Robinson was prescient to predict that enlisting Jack as a primary protagonist would pose problems, and it is telling that she found him irresistible anyway. Robinson is a Calvinist, and over the course of these novels, Jack has stood out among her characters—troublesome, seductive, full of pathos—because he most represents a central theological question raised by the Calvinist doctrine of predestination: Can a person be damned to perdition? Or, to use non-Calvinist language: Can a person be irretrievably and miserably wrong, broken, no-good, unsalvageable? If he is, and he knows that he is, what is he then to do? Does he have anything he can hope for?

Robinson’s fiction investigates, again and again, the connection between the soul’s isolation and its torment.

Continue reading your story on the app

Continue reading your story in the magazine



Doubt is part of any creator's process, but our revulsion to change and uncertainty runs deep. Research shows that to move past it, we must get comfortable with stepping into the void.

9 mins read
June 2022



3 mins read
Ocean Home
April/May 2022

Bad Thoughts Make Good

A Strange Loop moves to Broadway, much to its own surprise.

5 mins read
New York magazine
May 9-22, 2022


With abortion rights under attack, ELLE brought together five members of Congress perhaps most qualified to discuss the issue— because they’ve been there themselves.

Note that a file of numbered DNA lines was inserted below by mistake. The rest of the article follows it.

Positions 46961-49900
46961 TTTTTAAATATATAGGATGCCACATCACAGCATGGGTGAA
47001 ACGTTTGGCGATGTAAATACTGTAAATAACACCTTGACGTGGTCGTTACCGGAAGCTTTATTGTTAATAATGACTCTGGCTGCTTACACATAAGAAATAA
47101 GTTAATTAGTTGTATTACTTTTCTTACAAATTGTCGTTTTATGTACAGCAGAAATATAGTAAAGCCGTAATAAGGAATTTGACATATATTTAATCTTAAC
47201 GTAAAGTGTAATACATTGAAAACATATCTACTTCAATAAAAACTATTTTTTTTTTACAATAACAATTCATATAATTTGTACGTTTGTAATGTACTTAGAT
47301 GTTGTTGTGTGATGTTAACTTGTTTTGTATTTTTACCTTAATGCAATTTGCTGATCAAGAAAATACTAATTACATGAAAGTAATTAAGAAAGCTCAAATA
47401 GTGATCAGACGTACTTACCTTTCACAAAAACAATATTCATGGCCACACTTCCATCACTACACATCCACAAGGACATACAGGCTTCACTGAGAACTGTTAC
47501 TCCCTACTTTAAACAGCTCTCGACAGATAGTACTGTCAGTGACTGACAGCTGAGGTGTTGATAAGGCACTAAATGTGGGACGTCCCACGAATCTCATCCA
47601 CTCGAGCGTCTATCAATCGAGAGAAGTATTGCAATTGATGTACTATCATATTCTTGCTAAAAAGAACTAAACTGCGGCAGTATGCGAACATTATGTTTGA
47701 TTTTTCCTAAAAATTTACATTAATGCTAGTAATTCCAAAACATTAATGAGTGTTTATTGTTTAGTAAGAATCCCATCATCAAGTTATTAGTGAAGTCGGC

10 mins read
May 2022

What Elon Wants...

The world's richest man spent $44 billion on Twitter but says he doesn't "care about the economics at all"

6 mins read
Bloomberg Businessweek
May 02, 2022


It took Jack Craven 20 years to grasp that running his family’s wholesale business selling goods to discount stores wasn’t how he wanted to spend the second half of his life. He also figured out his ever-mounting unhappiness had taken a toll on his relationships with loved ones.

6 mins read
Techlife News
April 30, 2022


Four stars dish about their characters' office politics.

10+ mins read
Soap Opera Digest
April 18, 2022

days of our lives

LOOKING FOR A NEW LOVE - Nancy tells Bonnie that Craig invited her to his wedding. She wants to honor their friendship but fears people will feel sorry for her. Bonnie thinks the solution is for Nancy to bring a hot date. After Bonnie sets up a dating profile for her, Nancy gets a positive response ... from Clyde. Nancy asks him to join her at her ex-husband’s wedding, but Clyde insists that Nancy is more than capable of doing this alone, and says that he’d rather have her all to himself on their first real date.

4 mins read
Soap Opera Digest
May 02, 2022


Jackie Cox, a New York-based drag performer who placed 5th on season 12 of RUPAUL'S DRAG RACE, won rave reviews for their impersonation of Lisa Rinna (ex-Billie, DAYS) while a contestant on the show, and was floored when it led to an invitation to appear alongside Rinna on Peacock's DAYS OF OUR LIVES: BEYOND SALEM last year.

3 mins read
Soap Opera Digest
April 25, 2022

Your Period Will Play Hide-and-Seek (And Other Truths About perimenopause)

Little-known fact: Menopause lasts for just 24 hours. It's the days, months, and even years leading up to it that can profoundly affect your mind and body. Not willing to quietly grimace and bear the changes, Gen X is bringing about a refreshing reframing of what this time in your life can be like. Our girlfriend's guide, with advice from women who have been there, will help you manage, because you've got options and a whole lot more life-including this time of life-to enjoy.

10+ mins read
The Oprah Magazine
Volume 2. No 2 - 2022